So, Elias started an after-school STEM club. He was able to recruit 22 students who actively participated in STEM activities, including engineering competitions, physics and biology experiments,and science fairs.
Elias is now an Exploring Computer Science (ECS) fellow. ECS is a Teach For America fellowship designed to develop teacher leadership within high schools and communities through computer science advocacy. As part of his fellowship, Elias began teaching Exploring Computer Science as an elective to 25 students. More than half of his class are girls, and the majority of his students are Latinx.
One of the most inspiring moments of Elias’ fellowship was during the problem-solving unit of his Exploring Computer Science Class, in which his students teamed up to identify problems in their community and propose solutions for those problems. The groups came up with topics that were plaguing their communities, such as drug abuse, pollution, bullying, and alcoholism.
“It was amazing to see the various data collection methods they came up with that would enable them to tackle these issues,” Elias says. “My students are still working on their projects, but I can't wait to see the methods they employ and the possible solutions they develop.”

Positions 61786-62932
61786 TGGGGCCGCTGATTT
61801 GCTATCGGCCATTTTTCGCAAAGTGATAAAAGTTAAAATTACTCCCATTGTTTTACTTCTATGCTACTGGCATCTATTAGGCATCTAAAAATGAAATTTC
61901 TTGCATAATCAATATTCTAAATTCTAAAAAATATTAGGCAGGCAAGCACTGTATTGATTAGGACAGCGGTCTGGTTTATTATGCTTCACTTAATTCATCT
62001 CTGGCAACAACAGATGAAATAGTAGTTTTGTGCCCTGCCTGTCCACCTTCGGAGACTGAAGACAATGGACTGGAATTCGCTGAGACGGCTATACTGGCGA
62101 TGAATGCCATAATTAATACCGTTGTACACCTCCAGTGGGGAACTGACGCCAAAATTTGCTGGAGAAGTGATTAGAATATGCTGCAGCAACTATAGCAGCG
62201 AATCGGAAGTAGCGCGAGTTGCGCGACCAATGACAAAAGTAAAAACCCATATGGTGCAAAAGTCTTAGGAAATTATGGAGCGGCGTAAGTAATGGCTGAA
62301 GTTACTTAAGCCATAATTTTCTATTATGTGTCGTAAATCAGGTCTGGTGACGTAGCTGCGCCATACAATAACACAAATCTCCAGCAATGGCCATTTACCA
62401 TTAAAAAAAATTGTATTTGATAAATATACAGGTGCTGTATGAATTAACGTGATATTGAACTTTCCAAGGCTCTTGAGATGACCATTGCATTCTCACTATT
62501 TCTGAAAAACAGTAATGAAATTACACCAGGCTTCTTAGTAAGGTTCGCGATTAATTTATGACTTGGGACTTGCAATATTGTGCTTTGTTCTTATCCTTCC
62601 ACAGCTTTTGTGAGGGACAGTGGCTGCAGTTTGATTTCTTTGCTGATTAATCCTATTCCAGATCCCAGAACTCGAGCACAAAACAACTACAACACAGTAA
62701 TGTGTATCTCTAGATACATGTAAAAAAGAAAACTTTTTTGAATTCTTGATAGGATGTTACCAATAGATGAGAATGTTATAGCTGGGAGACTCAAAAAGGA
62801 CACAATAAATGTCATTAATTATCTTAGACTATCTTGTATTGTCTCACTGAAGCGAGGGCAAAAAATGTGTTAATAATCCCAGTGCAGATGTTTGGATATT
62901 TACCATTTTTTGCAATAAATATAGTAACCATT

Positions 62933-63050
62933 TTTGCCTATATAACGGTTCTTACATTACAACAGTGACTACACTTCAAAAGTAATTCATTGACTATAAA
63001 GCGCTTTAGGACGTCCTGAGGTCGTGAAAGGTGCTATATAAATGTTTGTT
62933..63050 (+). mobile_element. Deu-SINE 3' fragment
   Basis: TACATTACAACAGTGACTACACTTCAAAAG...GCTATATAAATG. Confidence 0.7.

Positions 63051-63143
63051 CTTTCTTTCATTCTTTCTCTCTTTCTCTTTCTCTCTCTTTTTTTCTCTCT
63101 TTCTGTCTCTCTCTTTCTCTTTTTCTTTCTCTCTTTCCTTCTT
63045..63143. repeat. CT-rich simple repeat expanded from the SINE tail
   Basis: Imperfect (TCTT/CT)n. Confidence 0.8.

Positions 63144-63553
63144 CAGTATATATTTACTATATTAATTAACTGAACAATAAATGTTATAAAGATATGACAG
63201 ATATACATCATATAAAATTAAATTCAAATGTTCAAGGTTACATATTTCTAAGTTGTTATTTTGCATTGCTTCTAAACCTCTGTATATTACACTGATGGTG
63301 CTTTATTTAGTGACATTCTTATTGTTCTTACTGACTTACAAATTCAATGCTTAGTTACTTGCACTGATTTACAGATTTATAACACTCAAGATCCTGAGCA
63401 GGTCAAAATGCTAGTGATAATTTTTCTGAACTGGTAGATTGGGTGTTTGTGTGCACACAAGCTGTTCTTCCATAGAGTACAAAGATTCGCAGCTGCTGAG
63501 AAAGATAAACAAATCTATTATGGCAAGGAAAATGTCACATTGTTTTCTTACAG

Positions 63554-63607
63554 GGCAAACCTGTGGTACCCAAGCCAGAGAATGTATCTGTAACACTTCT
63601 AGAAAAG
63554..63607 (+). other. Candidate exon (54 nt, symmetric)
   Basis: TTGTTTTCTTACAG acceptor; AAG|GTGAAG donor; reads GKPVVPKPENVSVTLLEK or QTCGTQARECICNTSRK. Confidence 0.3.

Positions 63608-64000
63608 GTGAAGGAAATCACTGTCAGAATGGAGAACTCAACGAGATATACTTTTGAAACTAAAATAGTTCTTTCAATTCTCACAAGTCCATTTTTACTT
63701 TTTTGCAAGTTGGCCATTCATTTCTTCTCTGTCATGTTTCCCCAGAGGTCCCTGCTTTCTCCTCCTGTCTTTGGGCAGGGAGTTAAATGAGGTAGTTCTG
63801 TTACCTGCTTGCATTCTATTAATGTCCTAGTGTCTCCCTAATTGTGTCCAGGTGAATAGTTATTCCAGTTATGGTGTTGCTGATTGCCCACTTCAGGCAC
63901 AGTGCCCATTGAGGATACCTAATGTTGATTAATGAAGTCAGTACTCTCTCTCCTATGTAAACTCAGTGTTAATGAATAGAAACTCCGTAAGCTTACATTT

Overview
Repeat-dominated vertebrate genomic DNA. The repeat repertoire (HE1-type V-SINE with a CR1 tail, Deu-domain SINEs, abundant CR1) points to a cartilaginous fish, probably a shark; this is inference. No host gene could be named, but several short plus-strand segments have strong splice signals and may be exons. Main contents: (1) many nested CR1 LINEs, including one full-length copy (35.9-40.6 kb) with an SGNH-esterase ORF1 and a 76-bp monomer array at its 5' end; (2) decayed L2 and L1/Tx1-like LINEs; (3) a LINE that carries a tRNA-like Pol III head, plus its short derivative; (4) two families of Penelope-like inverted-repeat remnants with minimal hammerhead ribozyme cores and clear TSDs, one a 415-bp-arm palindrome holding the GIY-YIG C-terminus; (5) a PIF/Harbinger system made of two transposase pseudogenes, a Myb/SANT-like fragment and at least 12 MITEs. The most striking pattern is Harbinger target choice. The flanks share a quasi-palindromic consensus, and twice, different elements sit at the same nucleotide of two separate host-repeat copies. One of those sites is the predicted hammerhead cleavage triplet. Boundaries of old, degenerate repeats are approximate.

“The current STEM field is permeated with inequality that is rooted in a lack of access and opportunities for minority students. By offering STEM opportunities at school, students begin to develop an interest in particular areas that could align to their future careers, and realize that pursuing a career in STEM is possible for everyone regardless of their background.”Elias Arellano Villanueva
David Persley (Kansas City ‘14)